KEN Livingstone yesterday accused “embittered old Blairites” of stoking the row over anti-Semitism within Labour as part of a wider plot to remove Jeremy Corbyn as leader.

The former London mayor, who was suspended by Labour on Thursday for saying Hitler supported Zionism in the 1930s, also repeatedly refused to apologise for his comments.

Despite Labour facing crucial elections round the country this week, Livingstone ensured the row continued with an appearance on radio station LBC and more media interviews.

He claimed MPs who had never wanted Corbyn as leader were trying to use the issue to damage Labour’s election campaign in order to oust Corbyn after a poor result.

He said: “If you look at what this is all about, it's not about anti-Semitism in the Labour Party… What this is all about is actually the struggle of the embittered old Blairite MPs to try to get rid of Jeremy Corbyn.”

The row began on Tuesday after the blogger Guido Fawkes revealed new Bradford West MP Naz Shah had posted anti-Semitic material on social media nine months before she was elected.

One suggested Israeli Jews should be transported to the United States, while another said “the Jews are rallying”.

Shah apologised and resigned as an aide to Shadow Chancellor John McDonnell. She also apologised to MPs in the Commons the following days.

However it was not until later that Labour withdrew the whip from her.

Livingstone then intervened on Thursday to defend her, and made his remarks about Hitler.

He told BBC London: “When Hitler won his election in 1932, his policy then was that Jews should be moved to Israel. He was supporting Zionism before he went mad and ended up killing six million Jews.”

The comments led to an extraordinary public slanging match with Labour MP John Mann, who accused Livingstone of being a “Nazi apologist” in front of a throng of TV cameras.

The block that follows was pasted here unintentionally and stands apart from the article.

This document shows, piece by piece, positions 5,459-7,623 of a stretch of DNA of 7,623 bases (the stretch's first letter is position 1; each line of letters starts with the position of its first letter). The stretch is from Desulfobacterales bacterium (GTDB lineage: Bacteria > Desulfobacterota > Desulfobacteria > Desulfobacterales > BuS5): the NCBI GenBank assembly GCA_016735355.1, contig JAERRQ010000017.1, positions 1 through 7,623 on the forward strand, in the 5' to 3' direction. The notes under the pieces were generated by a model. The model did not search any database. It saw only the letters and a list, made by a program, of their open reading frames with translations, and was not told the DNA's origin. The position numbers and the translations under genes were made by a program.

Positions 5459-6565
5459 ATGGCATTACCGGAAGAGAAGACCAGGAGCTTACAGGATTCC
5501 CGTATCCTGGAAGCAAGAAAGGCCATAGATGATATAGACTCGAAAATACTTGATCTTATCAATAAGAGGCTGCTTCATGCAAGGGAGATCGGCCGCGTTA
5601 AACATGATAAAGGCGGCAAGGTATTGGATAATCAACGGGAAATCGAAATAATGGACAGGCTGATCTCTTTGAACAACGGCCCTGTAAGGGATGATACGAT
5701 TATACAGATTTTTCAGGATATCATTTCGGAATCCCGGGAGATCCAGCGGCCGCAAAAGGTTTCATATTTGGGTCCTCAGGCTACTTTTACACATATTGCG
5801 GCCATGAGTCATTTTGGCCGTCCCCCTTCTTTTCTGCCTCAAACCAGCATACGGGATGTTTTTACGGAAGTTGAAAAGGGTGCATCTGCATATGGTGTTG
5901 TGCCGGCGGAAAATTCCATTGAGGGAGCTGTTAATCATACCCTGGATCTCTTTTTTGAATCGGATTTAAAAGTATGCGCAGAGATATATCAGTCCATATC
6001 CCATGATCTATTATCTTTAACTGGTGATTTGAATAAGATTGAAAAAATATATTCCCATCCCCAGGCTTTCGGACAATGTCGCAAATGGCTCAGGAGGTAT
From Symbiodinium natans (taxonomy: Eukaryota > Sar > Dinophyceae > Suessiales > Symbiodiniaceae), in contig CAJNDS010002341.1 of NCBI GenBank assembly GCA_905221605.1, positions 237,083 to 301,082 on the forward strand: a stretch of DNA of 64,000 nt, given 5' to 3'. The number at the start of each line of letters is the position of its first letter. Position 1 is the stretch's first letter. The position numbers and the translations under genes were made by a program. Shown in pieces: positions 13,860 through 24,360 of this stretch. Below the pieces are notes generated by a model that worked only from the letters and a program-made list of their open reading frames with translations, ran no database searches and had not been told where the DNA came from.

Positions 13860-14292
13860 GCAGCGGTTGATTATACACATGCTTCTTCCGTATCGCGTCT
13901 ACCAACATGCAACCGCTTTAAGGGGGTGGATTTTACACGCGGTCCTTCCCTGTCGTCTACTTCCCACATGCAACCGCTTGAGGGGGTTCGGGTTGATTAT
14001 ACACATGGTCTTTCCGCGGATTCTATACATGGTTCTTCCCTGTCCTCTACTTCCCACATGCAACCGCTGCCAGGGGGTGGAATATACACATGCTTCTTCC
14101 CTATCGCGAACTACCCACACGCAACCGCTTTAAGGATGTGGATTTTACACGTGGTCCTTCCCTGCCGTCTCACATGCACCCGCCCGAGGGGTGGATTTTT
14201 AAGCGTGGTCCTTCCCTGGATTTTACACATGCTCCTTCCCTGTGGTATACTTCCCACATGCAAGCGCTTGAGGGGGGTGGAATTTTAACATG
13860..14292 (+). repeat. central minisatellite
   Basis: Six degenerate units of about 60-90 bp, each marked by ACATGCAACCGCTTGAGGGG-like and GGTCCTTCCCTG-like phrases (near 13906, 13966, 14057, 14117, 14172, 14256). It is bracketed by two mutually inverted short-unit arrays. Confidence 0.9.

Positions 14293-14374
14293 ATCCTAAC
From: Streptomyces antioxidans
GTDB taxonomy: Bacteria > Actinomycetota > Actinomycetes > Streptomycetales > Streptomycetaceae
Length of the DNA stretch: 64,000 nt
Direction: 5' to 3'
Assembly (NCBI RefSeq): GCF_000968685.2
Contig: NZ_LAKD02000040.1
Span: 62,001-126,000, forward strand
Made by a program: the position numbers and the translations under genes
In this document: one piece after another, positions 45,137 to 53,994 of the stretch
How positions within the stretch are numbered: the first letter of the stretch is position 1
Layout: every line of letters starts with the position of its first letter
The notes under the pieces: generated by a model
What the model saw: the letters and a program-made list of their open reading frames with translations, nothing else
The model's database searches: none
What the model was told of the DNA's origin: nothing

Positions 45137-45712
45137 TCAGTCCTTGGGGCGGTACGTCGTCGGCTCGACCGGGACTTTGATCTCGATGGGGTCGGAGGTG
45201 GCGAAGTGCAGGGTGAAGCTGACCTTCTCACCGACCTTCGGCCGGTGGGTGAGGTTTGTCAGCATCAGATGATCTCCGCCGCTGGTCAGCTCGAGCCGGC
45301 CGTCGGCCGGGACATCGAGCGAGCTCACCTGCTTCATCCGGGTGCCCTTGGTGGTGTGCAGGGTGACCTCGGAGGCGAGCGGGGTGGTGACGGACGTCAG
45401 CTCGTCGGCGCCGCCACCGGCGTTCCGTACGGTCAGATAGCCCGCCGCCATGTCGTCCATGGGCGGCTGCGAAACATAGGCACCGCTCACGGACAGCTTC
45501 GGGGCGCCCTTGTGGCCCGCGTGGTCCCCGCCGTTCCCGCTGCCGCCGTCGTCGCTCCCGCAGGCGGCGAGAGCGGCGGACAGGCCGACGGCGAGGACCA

Livingstone, a long-term Corbyn ally, was suspended and Mann disciplined by the party.

Amid mounting criticism of anti-Semitism within Labour, Corbyn announced an independent inquiry on Friday led by the former head of Liberty, Shami Chakrabarti.

The row has become part of the wider civil war within Labour over Corbyn’s leadership, with many of his critics pressing for Livingstone’s expulsion. “There are people who want to use this to smash and bash the Corbyn project,” one shadow frontbencher said.

Livingstone yesterday said sorry to Corbyn for causing “disruption”, but refused to retract his remarks on Hitler as he claimed they were “historical facts”.

He said Corbyn was “clearly not very happy” with the situation but he would “take a bullet” to keep him in power.

“I am not doing any more interviews because the Labour Party has got to get away from all this nonsense and back to getting the vote out on Thursday,” he said.

“But the simple fact is that I did not create this problem - it was created by a bunch of embittered Blairite MPs who stirred up all this nonsense about anti-Semitism.

"The really appalling thing here is dishonest MPs who know that what I said is true have stirred up all this nonsense because they want to damage our chances at the local election so they then have a chance of undermining Jeremy. Now I don't think that is going to happen.”

Corbyn Tweeted yesterday: “There is no place for anti-Semitism or any form of racism in the Labour Party, or anywhere in society.”

McDonnell said: “I just wish Ken would have apologised for some of the offence that he's caused. I know he's said he regrets what he's said, but I think he should now apologise.”

Shadow cabinet minister Jonathan Ashworth said it was Livingstone who was undermining Corbyn and urged him to “put a sock in it”, adding: “I think Ken crossed a line.”

The row yesterday spilled into the Holyrood election, with Scottish Labour leader Kezia Dugdale describing it as “deeply regrettable” and calling the review into racism a “right step”.

She said: “The events of this past week are very much against the grain of that proud history of our party. So strong action needs to be taken and Jeremy Corbyn is leading the way.

“It's quite clearly at the front of the TV news bulletins and on the front pages of the newspapers and that's deeply regrettable when this should be the final week of a campaign focused on how we're going to stop the cuts, invest in education and use the new powers of the Scottish Parliament. Of course I don't want it to have an impact on this election.”